“We want him or her happy, so let’s help the user to do whatever the user wants to do!”
Sure, that’s one angle: come up with solutions for what the user has in mind in the short run. Give them what they want. Deliver a smile, make a sale, move on.
In practice, designers try to get the user to do what we want.
Sneaky bastards! Why is that?
Of course, you want your users happy. Like you want your kids to be happy. But is that enough?
You know that if you give them cotton candy, every time they ask for it, they won’t thank you each time they visit the dentist in their 30s.
A company’s success relies on its customers’ success. The goal becomes to come up with a solution that takes the user’s needs and goals into account.
So, we look at the bigger picture and ask the likes of:
- Hey, why do they really need to solve that problem?
- What does success looks like for them
- How do we know we provided a decent solution?
- What are the steps they need to take to ensure a positive outcome?
- What would make them get to the next step?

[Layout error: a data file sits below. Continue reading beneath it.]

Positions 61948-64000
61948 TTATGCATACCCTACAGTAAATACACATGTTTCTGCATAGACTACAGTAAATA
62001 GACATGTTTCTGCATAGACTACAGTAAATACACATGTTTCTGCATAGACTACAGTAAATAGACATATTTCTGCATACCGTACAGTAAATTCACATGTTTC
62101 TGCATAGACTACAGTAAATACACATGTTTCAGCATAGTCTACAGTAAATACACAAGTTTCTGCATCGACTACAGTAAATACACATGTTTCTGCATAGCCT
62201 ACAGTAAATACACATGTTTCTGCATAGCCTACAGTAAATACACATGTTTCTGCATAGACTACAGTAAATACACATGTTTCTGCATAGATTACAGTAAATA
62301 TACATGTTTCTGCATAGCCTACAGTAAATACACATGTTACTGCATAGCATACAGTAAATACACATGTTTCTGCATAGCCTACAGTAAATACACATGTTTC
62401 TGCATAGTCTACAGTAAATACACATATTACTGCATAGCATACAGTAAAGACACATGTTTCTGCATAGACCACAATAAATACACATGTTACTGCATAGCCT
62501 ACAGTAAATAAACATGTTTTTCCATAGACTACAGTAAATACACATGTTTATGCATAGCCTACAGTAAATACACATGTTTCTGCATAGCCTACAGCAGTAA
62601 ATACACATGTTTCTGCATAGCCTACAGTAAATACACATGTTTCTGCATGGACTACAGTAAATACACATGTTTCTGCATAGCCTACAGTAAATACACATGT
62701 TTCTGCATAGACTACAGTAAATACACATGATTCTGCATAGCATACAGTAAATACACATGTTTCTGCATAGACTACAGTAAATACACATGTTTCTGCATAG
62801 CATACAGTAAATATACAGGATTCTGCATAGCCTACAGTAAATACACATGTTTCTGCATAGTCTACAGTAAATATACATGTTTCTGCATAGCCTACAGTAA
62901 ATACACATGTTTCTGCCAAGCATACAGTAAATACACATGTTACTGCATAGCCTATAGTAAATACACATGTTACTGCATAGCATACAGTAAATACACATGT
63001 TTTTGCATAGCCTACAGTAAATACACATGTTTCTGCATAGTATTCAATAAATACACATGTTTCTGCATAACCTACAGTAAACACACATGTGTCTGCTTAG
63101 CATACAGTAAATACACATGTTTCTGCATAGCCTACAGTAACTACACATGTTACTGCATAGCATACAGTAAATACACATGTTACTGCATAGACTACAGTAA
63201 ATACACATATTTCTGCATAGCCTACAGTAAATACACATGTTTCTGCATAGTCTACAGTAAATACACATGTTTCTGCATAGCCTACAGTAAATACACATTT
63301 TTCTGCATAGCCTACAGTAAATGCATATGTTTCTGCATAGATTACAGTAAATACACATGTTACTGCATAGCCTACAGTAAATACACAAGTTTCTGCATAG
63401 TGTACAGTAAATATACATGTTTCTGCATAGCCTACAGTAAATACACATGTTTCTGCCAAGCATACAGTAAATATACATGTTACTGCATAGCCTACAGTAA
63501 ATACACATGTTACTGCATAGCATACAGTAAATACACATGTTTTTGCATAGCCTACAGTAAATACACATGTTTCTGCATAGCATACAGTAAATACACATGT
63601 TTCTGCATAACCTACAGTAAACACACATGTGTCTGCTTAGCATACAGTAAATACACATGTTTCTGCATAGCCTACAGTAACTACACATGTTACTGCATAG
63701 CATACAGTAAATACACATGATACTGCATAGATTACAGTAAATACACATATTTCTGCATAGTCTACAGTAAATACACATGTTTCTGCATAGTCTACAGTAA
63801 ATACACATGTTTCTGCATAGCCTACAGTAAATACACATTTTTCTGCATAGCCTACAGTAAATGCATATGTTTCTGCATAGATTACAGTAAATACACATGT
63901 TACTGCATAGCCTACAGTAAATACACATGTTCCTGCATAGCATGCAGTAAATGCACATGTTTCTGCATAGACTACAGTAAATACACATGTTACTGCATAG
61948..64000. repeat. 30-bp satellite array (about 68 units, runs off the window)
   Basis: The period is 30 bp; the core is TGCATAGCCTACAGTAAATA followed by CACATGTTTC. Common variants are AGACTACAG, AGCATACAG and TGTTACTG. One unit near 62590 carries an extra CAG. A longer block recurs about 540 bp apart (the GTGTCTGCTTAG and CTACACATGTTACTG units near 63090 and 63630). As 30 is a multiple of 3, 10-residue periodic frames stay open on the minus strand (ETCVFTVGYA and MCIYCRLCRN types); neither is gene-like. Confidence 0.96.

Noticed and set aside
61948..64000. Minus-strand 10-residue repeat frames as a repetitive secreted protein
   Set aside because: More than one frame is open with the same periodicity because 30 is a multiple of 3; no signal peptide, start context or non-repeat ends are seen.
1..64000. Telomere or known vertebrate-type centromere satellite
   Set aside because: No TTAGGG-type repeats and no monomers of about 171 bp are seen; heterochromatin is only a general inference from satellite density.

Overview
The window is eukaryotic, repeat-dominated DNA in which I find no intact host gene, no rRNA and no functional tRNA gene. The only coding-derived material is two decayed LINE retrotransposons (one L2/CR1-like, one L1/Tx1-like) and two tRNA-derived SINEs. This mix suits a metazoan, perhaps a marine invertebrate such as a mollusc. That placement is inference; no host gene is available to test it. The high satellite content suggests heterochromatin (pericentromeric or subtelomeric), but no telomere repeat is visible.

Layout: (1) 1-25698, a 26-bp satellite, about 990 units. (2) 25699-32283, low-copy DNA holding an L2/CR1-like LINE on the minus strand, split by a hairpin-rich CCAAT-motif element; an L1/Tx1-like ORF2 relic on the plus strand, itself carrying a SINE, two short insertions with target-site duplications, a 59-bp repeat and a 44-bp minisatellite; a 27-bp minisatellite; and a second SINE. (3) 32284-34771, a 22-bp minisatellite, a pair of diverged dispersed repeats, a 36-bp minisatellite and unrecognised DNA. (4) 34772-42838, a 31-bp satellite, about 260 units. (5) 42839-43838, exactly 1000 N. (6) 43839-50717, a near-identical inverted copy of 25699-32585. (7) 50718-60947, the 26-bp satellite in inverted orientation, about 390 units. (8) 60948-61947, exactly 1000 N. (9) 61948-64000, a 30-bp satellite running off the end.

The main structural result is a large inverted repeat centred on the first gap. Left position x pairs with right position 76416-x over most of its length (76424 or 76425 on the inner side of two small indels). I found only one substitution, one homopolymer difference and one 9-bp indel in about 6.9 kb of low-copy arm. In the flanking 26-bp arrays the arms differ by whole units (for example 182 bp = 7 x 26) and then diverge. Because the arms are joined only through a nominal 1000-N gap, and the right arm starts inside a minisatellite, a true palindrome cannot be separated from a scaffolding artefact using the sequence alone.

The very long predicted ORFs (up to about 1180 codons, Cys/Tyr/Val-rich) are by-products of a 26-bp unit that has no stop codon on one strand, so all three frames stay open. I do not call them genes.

We’re trying to focus their attention on accomplishing something that’s worth it for them. We’re playing the long game, and we seek to become a reliable partner.
A well-designed website won’t facilitate aimless clicking and eventually a bounce. We’re pushing the user to do more than explore: engage with the available offer, educate their perspective, add to their knowledge on a subject matter, inform their opinion, add weight to a decision.
Designing for everyone to do anything can’t lead to success. You’re not pizza.
Brilliant design will ease the path towards accomplishments that he’ll thank you for later, and brilliant designers will gladly answer “what do you want the user to do?”